Kim Potter convicted of manslaughter of Daunte Wright’s manslaughter

In this screenshot of police bodycam footage shown in court on December 10th during the trial of Kim Potter, the Brooklyn Center officer reacts after the April 11th traffic control in which Daunte Wright was fatally shot.


Kim Potter, the former Minnesota police officer who mistakenly drew her pistol instead of her taser during a traffic stop in April that fatally shot Daunte Wright, was convicted.

The jury had been deliberating since Monday before they found Potter, who had served as a civil servant in Brooklyn Center, Minnesota, on charges of first and second degree manslaughter in Wright’s death.

The verdict follows a closely watched two-week trial that was crowned by Potter’s appearance on the witness stand, where she sobbed as she remembered the shooting and said she was “so sorry” for what happened.

Whether Potter had intended to draw her taser or her handgun was out of the question in the process. Lawyers on both sides agreed that she had mistakenly drawn the wrong weapon. Instead, the process focused on whether she should have realized she was holding the heavier metal pistol or whether she should have drawn a gun at all.

Potter will be sentenced at a later date. The state’s sentencing guidelines recommend approximately seven years’ imprisonment for the first degree and four years for the second degree, although prosecutors sought a longer sentence.

The deadly confrontation on April 11th began when Potter, along with Anthony Luckey, a new officer she was training that day, pulled Wright, a 20-year-old black man, over because he had expired license brands and a dangling air freshener on the back of his mirror – a Minnesota violation.

The stop escalated when police discovered that Wright, despite not being armed, was wanted for arrest for failing to appear in court for possession of guns. When Luckey tried to arrest Wright and handcuff him, Wright twisted away and got back into his car.

Footage from body-worn cameras and a dashboard camera in the patrol car played for the jury during the trial captured the final chaotic moments in Wright’s life.

“I’ll tase you,” yelled Potter. But in her right hand was a dark 9mm Glock pistol, not the bright yellow taser that stayed in the holster on her left side. Five seconds later she shouted, “Taser! Taser! Taser!” then fired a single round into Wright’s side. He was pronounced dead at the scene.

The footage also shows the immediate aftermath of the shooting, in which Potter appeared in shock. She gasped and said, “I grabbed the wrong gun” before collapsing on the curb with her head in her hands.

Prosecutors say she should have known the difference

Prosecutors do not deny that the shooting was an accident. But they said Potter had received extensive firearms and taser training, including how not to confuse the two, in her 26 years with the police force. They turned to violence experts and the Police Policy Manual to argue that the use of a taser was inherently inappropriate.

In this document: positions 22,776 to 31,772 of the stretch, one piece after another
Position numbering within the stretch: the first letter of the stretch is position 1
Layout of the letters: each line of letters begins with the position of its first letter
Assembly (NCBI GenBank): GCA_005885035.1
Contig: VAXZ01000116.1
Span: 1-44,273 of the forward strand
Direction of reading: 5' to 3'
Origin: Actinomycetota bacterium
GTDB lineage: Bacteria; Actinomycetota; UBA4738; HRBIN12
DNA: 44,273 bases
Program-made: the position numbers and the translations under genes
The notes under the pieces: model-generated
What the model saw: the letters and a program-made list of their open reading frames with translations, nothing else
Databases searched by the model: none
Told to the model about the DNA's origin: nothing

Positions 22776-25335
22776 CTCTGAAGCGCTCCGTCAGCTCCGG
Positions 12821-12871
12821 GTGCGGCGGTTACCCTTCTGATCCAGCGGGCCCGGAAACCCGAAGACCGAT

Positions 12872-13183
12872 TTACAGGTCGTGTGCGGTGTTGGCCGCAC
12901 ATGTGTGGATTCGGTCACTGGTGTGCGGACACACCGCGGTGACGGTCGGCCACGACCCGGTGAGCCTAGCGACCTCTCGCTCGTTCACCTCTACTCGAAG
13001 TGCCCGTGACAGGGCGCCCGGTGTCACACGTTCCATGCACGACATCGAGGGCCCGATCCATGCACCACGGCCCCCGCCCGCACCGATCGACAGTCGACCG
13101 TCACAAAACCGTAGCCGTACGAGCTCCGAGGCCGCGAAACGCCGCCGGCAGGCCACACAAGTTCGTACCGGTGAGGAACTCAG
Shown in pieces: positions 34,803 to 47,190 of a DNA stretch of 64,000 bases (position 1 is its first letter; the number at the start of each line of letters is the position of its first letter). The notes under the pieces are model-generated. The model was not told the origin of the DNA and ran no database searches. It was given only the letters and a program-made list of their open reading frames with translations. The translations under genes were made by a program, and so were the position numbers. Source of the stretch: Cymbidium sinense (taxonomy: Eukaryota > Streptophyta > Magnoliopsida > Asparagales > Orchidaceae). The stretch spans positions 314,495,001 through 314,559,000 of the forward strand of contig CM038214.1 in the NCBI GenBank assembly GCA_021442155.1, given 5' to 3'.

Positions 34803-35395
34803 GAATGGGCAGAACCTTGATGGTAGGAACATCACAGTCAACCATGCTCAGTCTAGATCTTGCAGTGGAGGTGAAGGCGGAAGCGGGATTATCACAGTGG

“She drew a lethal weapon, she aimed, she pointed it at Daunte Wright’s chest, and she fired,” Assistant Attorney General Erin Eldridge said during the state’s closing speech on Monday.

“That wasn’t a little oopsie. That wasn’t the wrong date on a check. That wasn’t the wrong password typing in anywhere. That was a colossal mistake, a mistake of epic proportions,” said Eldridge. “It was exactly what she was warned about for years and she was trained to prevent it.”

Your lawyers call what happened a “mistake”, not a crime

Potter’s defense team argued that Wright caused his own death by ignoring police orders and trying to escape. Because of this, they said, Potter should not be held criminally responsible.

“A mistake is not a crime,” attorney Earl Gray told the jury in closing arguments.

“In society nobody is perfect. Everyone makes mistakes. Some of these mistakes are small mistakes, but some of them are very serious.”

Potter’s attorneys also argued that the use of lethal force was appropriate as a third officer, Sgt. Mychal Johnson, leaned into the car through the passenger door to prevent Wright from controlling gear changes. If Wright had been allowed to leave, it was said that Johnson’s safety would have been at risk.

Potter, who resigned from the police after the shooting, collapsed in the stands on Friday and cried as she testified that she “didn’t mean to hurt anyone”.

When questioned by the prosecutor, Potter expressed his regret. “I’m sorry it happened,” she said, sobbing.

Wright’s death occurred about 10 miles from the courthouse, where Derek Chauvin, a former Minneapolis police officer, was on trial for the murder of George Floyd, whose death fueled national protests against police abuse and racial injustice.

Potter is believed to be the third Minnesota police officer convicted of the death of a civilian on duty. The first was Mohamed Noor, a Somali-American officer convicted of manslaughter after he fatally shot a white woman. Chauvin became second when convicted of murder in April.

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